- Ambiguous Innocence: Joe and Dean Invoke this with "the paradox philosophy," which in their hands essentially becomes a justification for every unsavory deed they do. It's never revealed whether Dean actually burned down the game room in third grade either.
- Ambition Is Evil: BBC's unlawful spiral is more or less the result of Dean resenting his suburban origins. (To him, the "opposite" of rich is middle-class.) He brings out Joe's distaste for his own lack of wealth, and it goes to hell.
- Based on a True Story: Although the plot twist of Dean turning out to be a major antagonist delves into conspiracy theory, Very Loosely Based on a True Story territory.
- Bromantic Foil: Dean is the charming, manipulative, and much more dishonorable Foil to Joe's nerdy Nice Guy. To illustrate: Joe gets cold feet when he first tries to give his wealthier former schoolmates a sales pitch and was an outcast among them. On the other hand, Dean is clearly shown at various points (including his introduction) to have been popular and friends with the rich students already.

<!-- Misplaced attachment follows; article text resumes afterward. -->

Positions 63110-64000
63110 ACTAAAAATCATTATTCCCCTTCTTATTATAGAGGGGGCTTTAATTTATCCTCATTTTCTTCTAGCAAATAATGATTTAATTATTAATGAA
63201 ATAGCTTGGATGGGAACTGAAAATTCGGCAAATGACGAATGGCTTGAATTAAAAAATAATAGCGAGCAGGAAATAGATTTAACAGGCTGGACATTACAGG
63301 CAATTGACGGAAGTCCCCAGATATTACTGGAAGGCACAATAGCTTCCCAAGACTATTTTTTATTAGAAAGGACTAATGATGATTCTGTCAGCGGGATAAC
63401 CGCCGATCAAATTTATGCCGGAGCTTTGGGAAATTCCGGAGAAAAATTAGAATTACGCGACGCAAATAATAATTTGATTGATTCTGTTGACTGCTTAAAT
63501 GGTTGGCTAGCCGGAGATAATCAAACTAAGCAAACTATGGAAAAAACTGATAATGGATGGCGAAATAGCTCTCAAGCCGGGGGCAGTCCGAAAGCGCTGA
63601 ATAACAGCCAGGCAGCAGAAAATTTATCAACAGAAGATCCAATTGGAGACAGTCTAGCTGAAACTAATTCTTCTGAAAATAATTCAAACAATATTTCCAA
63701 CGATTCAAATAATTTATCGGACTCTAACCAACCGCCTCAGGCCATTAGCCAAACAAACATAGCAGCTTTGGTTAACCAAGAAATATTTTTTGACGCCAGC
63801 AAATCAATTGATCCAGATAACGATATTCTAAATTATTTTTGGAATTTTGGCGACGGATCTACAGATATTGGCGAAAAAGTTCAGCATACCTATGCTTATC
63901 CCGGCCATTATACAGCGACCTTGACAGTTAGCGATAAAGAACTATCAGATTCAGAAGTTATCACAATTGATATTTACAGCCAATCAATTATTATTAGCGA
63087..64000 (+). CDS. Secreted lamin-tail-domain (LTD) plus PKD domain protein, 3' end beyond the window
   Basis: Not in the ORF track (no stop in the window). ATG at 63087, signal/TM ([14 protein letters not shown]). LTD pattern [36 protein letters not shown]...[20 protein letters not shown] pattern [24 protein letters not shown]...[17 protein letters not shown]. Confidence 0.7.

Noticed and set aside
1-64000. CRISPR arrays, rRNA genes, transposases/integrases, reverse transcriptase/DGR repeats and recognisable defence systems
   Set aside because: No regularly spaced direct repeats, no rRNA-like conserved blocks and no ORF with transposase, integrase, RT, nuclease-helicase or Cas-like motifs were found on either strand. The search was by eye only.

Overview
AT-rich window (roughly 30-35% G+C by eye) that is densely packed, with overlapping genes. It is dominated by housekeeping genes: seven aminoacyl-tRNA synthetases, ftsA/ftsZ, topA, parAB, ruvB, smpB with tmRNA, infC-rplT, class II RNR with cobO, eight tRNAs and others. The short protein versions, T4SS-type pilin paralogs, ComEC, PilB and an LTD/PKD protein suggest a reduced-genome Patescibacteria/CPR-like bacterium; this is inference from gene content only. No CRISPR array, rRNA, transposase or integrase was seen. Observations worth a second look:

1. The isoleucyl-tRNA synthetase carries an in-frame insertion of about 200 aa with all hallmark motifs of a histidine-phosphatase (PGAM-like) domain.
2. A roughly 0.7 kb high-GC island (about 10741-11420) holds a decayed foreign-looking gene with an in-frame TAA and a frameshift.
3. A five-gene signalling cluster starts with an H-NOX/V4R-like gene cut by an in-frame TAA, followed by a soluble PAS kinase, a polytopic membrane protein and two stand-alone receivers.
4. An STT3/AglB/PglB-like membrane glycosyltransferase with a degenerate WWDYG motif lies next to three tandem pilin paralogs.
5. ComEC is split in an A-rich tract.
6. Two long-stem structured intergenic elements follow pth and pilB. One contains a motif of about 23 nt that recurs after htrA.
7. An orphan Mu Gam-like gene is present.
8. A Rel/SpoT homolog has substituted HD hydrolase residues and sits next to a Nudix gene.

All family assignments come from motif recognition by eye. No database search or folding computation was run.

- Everyone Loves Blondes: Pretty much all of the significant female Love Interests shown are white blondes.
- Evil Is Petty: Aside from being evil, Dean is supposedly also outright mean. Sydney believes he burned down a camp game room in third grade and blamed her cousin Jake for it, causing Jake to be sent home all summer, just so he could win the tennis championship. He offers to do some "old-fashioned explaining" to Izzy's Dad when he refuses to cooperate with one of their dubious plans (using a shovel). Prior, he initiates a discussion among the BBC about how much he'd love to torture Levin's pet dog, because he finds the mutt annoying.Joe's writing: KILL DOGKILL DOGKILL DOG